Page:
It was also clear this season that the Espheni overlords were going to play a bigger and more specific role this year.  We meet the one who oversees the ghetto, and at the end of the episode we get a glimpse of a second overlord, who is mysteriously working with Lexi - to what end, good or bad, at this point we know not...  But practically, to us in production that meant more overlords.  Now, overlords have been our most expensive commodity.  They have been full done using CGI motion-capture , and they have cost many thousand of dollars per shot.  So as you look at past seasons the overlords have actually been used quite sparingly, and many magician's tricks have been used to limit how often we actually see them.   

But David made it clear that this year would be different.  We would need to see them much more.  So, with Todd Master's we began to devise a plan to create a practical, on-set, overlord.  Todd's practical creation of Cochise, applied on top of actor Doug Jones, had saved the day last year.  Had Cochise been full CGI last season, he would have been prohibitively expensive.  But Todd's suit with minimal CGI for Cochise's eyes and brow was a massive dollar savings.  So, we decided we needed to try it again.  Of course the overlords are 10 feel tall with strangely thin bodies, tiny feet and super long arms.  This was all no big deal when they were all CGI...  But practically this means we were not going to be able to replicate what we did with Doug - i.e. have an actor in a suit.  This project was going to involve a stunt, performer, who was going to have to walk around on short stilts with a robotic, radio controlled mask propped on top of his head.  It was a big project that Todd estimated would take 10 weeks.  Through no fault on TNT's part (we can't get financial approval of things until we are actually in production and have a budget.) we weren't able to start fabricating this creature until just a couple of weeks before we started shooting - and Sergio's episode came up only 4 weeks after that.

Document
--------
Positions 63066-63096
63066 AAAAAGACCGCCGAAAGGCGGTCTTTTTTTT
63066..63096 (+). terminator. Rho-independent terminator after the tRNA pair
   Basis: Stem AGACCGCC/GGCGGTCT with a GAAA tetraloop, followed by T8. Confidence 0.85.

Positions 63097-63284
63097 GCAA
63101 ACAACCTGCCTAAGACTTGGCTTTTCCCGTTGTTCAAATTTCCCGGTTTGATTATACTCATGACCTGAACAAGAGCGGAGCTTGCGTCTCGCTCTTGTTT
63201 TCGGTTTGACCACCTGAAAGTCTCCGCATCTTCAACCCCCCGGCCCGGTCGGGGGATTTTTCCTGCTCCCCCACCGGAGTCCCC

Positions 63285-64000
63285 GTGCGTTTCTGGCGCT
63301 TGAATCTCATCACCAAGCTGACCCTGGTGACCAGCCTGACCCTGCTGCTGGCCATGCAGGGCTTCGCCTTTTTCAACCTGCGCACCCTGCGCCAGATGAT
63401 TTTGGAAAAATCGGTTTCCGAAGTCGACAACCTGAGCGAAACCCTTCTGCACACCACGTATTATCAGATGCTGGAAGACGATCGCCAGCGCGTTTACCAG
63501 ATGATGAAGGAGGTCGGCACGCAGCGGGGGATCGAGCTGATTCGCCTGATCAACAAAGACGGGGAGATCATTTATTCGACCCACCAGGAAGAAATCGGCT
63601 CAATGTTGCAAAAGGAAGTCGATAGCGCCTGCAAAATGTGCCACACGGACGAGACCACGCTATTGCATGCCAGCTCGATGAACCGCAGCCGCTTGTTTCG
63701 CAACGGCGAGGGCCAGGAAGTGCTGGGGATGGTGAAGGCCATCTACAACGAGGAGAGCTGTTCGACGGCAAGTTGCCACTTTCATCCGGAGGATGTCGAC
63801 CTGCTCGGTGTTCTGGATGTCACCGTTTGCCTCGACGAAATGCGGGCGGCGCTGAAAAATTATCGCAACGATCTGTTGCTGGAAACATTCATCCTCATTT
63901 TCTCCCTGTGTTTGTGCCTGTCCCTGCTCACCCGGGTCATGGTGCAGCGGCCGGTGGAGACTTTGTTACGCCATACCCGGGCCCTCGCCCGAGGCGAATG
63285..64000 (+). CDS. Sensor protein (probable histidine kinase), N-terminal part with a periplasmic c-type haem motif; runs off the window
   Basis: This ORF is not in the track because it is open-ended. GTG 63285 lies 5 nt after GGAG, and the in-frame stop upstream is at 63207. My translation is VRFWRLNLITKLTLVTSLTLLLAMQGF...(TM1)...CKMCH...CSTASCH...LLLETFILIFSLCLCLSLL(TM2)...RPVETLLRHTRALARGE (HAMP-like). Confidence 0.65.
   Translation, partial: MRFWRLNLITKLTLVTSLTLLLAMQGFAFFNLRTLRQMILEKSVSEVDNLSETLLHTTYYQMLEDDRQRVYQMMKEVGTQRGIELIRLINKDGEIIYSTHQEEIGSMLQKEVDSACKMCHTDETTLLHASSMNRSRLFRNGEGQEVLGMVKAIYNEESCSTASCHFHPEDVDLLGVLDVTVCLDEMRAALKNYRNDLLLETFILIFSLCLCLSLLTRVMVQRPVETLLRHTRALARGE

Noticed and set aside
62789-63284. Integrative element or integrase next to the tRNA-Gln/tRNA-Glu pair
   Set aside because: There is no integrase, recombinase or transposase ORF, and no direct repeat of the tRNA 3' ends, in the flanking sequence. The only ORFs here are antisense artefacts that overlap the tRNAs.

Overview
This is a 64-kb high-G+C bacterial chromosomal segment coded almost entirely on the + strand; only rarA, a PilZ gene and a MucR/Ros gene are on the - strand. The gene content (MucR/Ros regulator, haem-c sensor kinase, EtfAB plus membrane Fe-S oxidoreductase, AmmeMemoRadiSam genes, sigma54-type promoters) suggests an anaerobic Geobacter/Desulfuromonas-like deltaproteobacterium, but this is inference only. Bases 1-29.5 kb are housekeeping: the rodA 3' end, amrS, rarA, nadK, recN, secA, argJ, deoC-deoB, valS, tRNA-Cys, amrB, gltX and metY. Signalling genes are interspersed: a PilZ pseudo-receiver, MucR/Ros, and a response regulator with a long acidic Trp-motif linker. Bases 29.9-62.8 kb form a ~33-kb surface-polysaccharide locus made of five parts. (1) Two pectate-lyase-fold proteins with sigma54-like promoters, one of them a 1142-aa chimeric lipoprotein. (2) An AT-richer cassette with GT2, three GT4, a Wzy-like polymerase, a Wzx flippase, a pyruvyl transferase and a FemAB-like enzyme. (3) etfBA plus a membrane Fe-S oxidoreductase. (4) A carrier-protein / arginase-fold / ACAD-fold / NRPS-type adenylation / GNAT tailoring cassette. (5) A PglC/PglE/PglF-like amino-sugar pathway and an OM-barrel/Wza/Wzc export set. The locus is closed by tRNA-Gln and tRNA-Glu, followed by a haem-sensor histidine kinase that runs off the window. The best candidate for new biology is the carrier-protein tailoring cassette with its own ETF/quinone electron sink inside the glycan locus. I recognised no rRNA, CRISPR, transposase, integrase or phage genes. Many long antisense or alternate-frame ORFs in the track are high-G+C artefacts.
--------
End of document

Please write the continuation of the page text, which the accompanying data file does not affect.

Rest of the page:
Long and short is that, for this episode, which was filmed 6 weeks after we sent Todd off to build the creature - we didn't make it!  Rushing as fast as he could, Tom did finish the rough exoskeleton of the overlord, and we did film this on set as a template on which to overlay the CGI character.  But what you saw in tonight's episode was 90% CGI.

More next week....

Director of Photography, Barry Donlevy and Director Sergio Gezzan

Days go by on set for Drew Roy

Noah gets to know his fellow cast members

Will Patton - Weaver's just hanging on to his sanity

On set at night on a crane

Me in the mirror in the producer's trailer

What do you call many Volm?  A gaggle?  A pride?  A posse?... 

Production Designer Rob Gray with Seychelle Gabriel

Scarlett Byrne and Sarah Carter between takes

Robert Sean Leonard and Connor Jessup between takes

"You looking at me?!"

Noah enters the belly of the beast (much of the set was CGI set extensions)

Collin rests between set-ups

Getting ready to rumble

Techtor's joining the party!